New law will force employers to act over workplace harassment – Christine Jardine
For the frightening number of young women, and men, who fear their careers will be blighted if they speak out against workplace harassment, comes a bright beam of hope from parliament. After months of wrangling with government MPs, the snappily titled Worker Protection (Amendment of Equality Act 2010) Bill 2022-23 passed a major hurdle and can now go through its final stages in October.
The Private Members Bill, proposed by my Lib Dem colleague Wera Hobhouse, and which I worked on the committee for, will make employers liable for ensuring their staff are not harassed. Gone forever will be the days of chats ‘on the QT’ to warn chaps that someone had taken offence and maybe they should be careful, or quietly moving someone on or to another department to ‘remove a problem’. Once this Bill becomes law, employers will be legally responsible for ensuring that action is taken against offensive or unacceptable behaviour or they too could face sanctions.
I have no doubt there will be those who will invoke the current popular rhetoric to dismiss this as ‘wokery’. I can almost sense the eye-rolling. But for many of us who have endured workplace harassment or had to pick up the pieces for friends who spoke out and then felt shunned and their careers undermined, this is a step which has been far too long coming.
Any doubt that there continues to be a serious problem was surely shattered with a recent report claiming as many as two-thirds of female surgeons said they had been the target of sexual harassment, some even while they had been undertaking surgery. It beggars belief that anyone could think that any form of harassment of anyone in an operating theatre is acceptable. Apparently they do.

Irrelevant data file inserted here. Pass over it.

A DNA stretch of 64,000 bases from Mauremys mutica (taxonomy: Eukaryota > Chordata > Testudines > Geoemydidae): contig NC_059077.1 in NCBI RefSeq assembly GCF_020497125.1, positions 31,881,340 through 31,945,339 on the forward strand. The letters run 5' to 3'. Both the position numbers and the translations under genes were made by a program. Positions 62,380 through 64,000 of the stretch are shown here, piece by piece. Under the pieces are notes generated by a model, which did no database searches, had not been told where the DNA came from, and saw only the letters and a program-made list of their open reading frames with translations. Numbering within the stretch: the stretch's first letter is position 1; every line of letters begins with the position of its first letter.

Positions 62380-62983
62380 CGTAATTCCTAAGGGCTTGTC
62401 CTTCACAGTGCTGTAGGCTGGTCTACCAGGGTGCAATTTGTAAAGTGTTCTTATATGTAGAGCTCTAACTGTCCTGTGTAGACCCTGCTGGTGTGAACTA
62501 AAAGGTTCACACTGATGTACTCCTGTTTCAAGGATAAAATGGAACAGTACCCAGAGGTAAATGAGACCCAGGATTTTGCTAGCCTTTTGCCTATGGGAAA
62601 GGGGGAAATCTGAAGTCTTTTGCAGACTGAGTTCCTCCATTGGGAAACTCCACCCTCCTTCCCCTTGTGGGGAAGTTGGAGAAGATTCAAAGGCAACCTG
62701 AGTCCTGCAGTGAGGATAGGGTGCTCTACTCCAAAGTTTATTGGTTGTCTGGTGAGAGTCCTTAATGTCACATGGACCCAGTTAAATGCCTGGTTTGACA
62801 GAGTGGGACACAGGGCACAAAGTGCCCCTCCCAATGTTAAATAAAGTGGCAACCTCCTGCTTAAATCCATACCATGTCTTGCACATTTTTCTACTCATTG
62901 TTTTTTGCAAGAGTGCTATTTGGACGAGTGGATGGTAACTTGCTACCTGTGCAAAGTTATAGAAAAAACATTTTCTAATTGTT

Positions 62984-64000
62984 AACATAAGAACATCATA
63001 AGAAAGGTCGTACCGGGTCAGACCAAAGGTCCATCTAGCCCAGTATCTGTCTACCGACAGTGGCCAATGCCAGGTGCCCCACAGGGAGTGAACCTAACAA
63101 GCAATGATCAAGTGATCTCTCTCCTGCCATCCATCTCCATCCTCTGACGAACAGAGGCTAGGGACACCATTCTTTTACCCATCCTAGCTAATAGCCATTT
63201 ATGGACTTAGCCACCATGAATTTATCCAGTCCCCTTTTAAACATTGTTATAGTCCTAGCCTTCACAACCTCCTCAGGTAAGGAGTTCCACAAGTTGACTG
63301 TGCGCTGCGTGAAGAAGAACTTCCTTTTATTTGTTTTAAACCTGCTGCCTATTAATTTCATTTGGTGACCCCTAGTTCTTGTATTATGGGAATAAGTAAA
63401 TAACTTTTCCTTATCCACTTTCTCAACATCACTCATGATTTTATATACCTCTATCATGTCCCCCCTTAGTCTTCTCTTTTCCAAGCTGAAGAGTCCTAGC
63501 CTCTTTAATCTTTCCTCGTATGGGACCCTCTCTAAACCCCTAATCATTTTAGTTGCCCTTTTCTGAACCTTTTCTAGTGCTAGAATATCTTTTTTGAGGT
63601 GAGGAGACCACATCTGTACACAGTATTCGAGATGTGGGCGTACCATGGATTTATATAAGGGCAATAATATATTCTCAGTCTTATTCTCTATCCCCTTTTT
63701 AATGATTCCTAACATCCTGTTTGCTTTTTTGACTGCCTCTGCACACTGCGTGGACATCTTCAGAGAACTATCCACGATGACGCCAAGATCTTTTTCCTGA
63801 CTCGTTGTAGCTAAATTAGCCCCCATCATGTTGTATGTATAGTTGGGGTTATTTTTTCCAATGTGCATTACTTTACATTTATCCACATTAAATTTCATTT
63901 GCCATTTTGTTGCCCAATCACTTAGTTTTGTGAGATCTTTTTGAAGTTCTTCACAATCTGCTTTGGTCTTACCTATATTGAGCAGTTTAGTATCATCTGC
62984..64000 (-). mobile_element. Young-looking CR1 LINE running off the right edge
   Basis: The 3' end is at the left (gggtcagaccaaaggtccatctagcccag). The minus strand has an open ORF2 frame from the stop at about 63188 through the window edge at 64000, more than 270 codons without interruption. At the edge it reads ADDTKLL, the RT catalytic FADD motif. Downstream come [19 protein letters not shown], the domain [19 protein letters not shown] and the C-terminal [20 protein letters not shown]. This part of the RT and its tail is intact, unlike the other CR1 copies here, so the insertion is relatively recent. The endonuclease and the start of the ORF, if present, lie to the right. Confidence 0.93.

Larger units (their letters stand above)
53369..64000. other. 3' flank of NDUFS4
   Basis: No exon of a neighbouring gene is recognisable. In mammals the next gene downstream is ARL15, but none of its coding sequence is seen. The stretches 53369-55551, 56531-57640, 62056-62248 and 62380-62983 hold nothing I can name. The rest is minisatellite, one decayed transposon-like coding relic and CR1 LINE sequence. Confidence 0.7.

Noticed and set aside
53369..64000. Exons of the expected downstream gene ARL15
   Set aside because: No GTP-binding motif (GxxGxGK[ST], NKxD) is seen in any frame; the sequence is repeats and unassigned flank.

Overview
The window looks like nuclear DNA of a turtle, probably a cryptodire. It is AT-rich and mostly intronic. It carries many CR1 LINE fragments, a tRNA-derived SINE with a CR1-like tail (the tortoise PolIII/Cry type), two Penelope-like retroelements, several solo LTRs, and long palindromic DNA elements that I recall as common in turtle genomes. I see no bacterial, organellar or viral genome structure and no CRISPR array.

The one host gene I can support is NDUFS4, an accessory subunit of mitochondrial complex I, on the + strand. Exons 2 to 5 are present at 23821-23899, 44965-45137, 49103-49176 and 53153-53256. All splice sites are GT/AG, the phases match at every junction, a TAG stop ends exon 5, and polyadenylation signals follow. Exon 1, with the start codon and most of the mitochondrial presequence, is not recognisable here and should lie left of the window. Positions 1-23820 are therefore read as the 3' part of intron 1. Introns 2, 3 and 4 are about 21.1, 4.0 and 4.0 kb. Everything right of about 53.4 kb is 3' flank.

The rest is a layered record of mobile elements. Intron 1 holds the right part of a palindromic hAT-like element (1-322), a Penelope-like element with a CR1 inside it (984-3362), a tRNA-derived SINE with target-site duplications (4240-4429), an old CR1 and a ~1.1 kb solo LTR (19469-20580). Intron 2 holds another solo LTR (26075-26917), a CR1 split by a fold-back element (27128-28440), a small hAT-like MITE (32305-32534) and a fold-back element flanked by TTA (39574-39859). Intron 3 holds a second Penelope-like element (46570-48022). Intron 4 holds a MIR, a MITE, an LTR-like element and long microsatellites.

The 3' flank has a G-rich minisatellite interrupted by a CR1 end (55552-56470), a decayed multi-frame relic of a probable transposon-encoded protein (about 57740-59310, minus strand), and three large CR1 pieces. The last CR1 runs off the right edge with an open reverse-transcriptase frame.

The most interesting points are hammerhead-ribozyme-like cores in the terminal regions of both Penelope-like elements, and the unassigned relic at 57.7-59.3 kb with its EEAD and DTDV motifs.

I know from my own experience that far too many men, and men are still the main culprits, think it’s acceptable to man-handle colleagues. To use the power dynamic in a workplace to make themselves feel better. To talk over younger colleagues, often female or from minorities, to make them feel dismissed or marginalised, then action their ideas when they come from someone else. Or, and this is perhaps my favourite, place a casual arm around the shoulders of a female colleague when introducing them to clients or new management to make them feel belittled and demonstrate your superiority.
Politicians, sadly, are not exempt. We have had examples only too recently of MPs sanctioned for inappropriate sexual behaviour towards staff. Perhaps that is why Wera’s bill had so much cross-party support that even members of the government have been prepared to help get this bill across the line.
And it all started with a ballot in which Wera chose the number 461 for her ticket. She was the 461st woman elected to parliament. I was number 465. There are many more women in parliament now, in all parties, and with this bill we used our common voice to say: “Enough.”
No more excuses and “oh you’ve misunderstood what I was saying”, or quietly brushing someone’s bad behaviour under the carpet only for them to do it again. No, finally, those days will be consigned to the past. Mark October 20, 2023, in your diary.
Christine Jardine is the Scottish Liberal Democrat MP for Edinburgh West
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